once and for all that Booth could not have carried out his plot without their direct help.
It is about time.”
– Edward Steers, author of Blood on the Moon, The Assassination of Abraham Lincoln
“Sheehy has made an important contribution to our understanding of the American
Civil War and how Canada was both involved in and shaped by it. Montreal emerges
as a magnet that attracted dreamers, schemers, opportunists, and assassins. The many
photographs of people and places help bring the people and places of this fascinating
story to life. The book challenges preconceived notions of Abraham Lincoln, Sir John A.
Macdonald, the Confederacy, the war, Montreal, and Canada’s birth.”
– John Boyko, author of Blood and Daring: How Canad a
Fought the American Civil War and Forged a Nation
“For anyone who thought the Civil War had no more secrets to reveal, Montreal: City
of Secrets spills over with a story that is nothing less than incredible. It begins with
the author fnding a mysterious monument in Savannah’s Laurel Cemetery. That huge
slab of Canadian marble, topped with an angel holding her fnger to her lips, leads him
to Montreal’s leading 19th Century hotel, St. Lawrence Hall, and the guest register of
1864, where he fnds the names of not only leading Confederates, but Yankees as well,
Republicans, Democrats, businessmen, military leaders, and even the name of John
Wilkes Booth. What were they all doing at the same hotel in 1864? It’s a story of infuence
peddling, espionage, blockade running, kidnapping, assassination, and more.”
– Erik Calonius, author of The Wanderer:
The Last American Slave Ship and the Conspiracy that Set Its Sails.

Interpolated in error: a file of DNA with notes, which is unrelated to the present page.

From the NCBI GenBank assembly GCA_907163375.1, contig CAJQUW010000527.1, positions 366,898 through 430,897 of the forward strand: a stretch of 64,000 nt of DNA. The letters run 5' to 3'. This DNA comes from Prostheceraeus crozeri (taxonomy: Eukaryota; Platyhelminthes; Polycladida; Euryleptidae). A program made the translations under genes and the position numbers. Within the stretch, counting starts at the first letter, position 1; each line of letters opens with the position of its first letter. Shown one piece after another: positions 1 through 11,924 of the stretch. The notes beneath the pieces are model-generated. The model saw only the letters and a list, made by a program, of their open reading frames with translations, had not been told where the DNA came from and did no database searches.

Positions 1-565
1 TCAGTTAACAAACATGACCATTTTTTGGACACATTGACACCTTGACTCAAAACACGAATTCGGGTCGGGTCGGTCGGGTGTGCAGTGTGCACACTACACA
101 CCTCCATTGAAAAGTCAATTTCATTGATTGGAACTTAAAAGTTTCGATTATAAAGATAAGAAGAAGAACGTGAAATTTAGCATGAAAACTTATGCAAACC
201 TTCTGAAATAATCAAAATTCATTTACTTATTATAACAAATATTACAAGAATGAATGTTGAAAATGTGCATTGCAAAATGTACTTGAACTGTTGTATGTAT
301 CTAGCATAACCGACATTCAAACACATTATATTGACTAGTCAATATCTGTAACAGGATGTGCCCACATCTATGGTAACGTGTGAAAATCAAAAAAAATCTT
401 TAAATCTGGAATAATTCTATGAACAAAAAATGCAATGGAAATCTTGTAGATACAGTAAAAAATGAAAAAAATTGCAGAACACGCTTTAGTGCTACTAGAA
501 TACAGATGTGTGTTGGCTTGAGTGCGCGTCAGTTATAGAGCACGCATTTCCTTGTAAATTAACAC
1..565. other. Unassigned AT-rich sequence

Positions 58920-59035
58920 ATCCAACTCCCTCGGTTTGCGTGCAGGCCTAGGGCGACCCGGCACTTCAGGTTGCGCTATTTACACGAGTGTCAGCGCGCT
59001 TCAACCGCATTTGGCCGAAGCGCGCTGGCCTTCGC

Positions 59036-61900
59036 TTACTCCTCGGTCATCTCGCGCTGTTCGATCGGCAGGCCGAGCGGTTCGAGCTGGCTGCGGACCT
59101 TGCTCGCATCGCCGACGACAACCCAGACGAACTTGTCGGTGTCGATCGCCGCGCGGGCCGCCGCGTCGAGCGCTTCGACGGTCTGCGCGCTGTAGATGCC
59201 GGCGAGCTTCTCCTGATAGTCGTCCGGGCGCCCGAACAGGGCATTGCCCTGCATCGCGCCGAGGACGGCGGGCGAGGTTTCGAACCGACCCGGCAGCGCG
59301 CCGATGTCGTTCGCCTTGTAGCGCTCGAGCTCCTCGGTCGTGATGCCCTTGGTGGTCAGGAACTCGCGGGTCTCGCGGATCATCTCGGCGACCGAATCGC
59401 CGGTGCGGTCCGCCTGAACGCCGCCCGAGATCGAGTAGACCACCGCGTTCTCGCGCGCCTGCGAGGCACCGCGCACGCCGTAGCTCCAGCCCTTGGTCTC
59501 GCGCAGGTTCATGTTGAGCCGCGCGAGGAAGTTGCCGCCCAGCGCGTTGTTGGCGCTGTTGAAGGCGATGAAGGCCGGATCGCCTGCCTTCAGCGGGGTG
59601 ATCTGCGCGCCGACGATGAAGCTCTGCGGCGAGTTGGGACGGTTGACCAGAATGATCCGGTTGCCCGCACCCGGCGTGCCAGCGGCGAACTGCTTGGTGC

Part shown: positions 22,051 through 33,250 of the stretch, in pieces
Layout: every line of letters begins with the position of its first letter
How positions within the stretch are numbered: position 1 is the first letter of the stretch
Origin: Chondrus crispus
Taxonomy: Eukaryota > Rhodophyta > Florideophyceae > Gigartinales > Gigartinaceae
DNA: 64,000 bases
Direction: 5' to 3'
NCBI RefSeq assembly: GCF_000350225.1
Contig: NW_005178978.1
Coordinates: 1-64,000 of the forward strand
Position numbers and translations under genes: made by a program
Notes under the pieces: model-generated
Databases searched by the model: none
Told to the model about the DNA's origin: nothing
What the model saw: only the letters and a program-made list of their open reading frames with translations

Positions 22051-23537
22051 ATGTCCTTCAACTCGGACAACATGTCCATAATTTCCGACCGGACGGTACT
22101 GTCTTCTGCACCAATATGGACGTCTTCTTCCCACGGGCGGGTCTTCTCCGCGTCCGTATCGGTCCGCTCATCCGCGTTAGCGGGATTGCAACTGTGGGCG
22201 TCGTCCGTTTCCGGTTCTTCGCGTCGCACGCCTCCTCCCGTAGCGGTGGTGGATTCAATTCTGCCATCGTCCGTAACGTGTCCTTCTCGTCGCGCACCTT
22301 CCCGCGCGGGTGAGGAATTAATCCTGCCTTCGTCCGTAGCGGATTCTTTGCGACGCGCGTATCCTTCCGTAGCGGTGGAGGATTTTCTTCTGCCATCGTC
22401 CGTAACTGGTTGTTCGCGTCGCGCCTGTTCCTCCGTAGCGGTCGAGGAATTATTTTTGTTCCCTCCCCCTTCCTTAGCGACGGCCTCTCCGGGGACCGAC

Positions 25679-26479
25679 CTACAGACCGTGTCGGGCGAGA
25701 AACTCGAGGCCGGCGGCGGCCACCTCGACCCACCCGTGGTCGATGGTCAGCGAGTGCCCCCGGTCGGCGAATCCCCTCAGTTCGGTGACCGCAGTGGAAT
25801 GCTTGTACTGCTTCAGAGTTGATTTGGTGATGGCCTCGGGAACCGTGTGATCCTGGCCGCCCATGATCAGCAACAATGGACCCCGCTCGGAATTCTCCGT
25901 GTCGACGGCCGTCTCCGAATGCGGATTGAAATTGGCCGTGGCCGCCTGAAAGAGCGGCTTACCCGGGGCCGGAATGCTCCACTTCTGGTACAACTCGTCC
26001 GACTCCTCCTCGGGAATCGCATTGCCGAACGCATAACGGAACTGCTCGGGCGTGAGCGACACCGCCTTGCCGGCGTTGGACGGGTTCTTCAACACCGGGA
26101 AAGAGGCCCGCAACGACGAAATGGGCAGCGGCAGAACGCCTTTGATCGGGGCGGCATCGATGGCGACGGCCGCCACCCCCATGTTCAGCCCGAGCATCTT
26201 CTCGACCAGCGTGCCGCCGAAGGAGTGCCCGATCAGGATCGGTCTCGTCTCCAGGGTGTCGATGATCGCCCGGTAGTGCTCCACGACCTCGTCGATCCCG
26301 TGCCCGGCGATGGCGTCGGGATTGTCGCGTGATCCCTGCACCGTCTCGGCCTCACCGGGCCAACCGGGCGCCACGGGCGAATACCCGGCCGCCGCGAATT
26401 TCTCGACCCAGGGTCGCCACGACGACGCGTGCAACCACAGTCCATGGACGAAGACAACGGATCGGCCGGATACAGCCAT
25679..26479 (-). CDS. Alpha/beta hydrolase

City*.indd 2 2017-08-16 09:32MONTREAL
CITY OF SECRETS
City*.indd 3 2017-08-16 09:32City*.indd 4 2017-08-16 09:32Barry Sheehy
Images Arranged by Cindy Wallace
MONTREAL
CITY OF SECRETS
CONFEDERATE OPERATIONS IN MONTREAL
DURING THE AMERICAN CIVIL WAR
Montréal
City*.indd 5 2017-08-16 09:32All rights reserved. No part of this book may be reproduced or transmitted in any form or by any means,
electronic or mechanical, including photocopying, recording, or by any information storage and retrieval
system, without permission in writing from the publisher.
© Baraka Books 2017
isbn 978-1-77186-123-6
Book Design and Cover by Folio infographie
Editing and proofreading by Bronwyn Averett and Robin Philpot
Legal Deposit, 4th quarter 2017
Bibliothèque et Archives nationales du Québec
Library and Archives Canada
Published by Baraka Books of Montreal
6977, rue Lacroix
Montréal, Québec h4e 2v4
Telephone: 514 808-8504
info@barakabooks.com
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Printed and bound in Quebec
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City*.indd 6 2017-08-16 09:32Prologue
Silence: The Confederacy
and Montreal
were stunned to learn they had been sculpted he Statue of “Silence” at Laurel Grove’s
in Canada at the Montreal Marble Works by Gettysburg cemetery in Savannah,
artist Robert Reid. Sourcing a major work of art TGeorgia marks the beginning of the jo- ur
from far away Montreal during the lean years of ney that led to the writing of this book, City of
Reconstruction was akin to sourcing it from the Secrets. In researching our Civil War Savannah
far side of the moon. We learned the statues had books Immortal City and Brokers, Bankers and Bay
been shipped to Savannah via Halifax without Lane, we took a keen interest in the Confederate
ever putting into a Northern port. The shipping Monument in Forsyth Park, the largest in th
and import duties exceeded the costs of the -oriSouth. Savannah is full of beautiful statues and
ginal art.works of art, and the Confederate monument,
I asked myself, why Montreal? We investigated which dominates the old “common” that served
and discovered deep, fascinating, and unexpected as a transit military encampment during the Civil
links between Montreal and the Confederacy, War, is among the most impressive. But my abs-o
including the beautiful city of Savannah. This lute favorite has always been the haunting statue
was a historic journey like no other, out of which of “Silence,” an angel holding her fnger to her
emerged a story of sedition, intrigue, violence lips calling for quiet and respect as she watches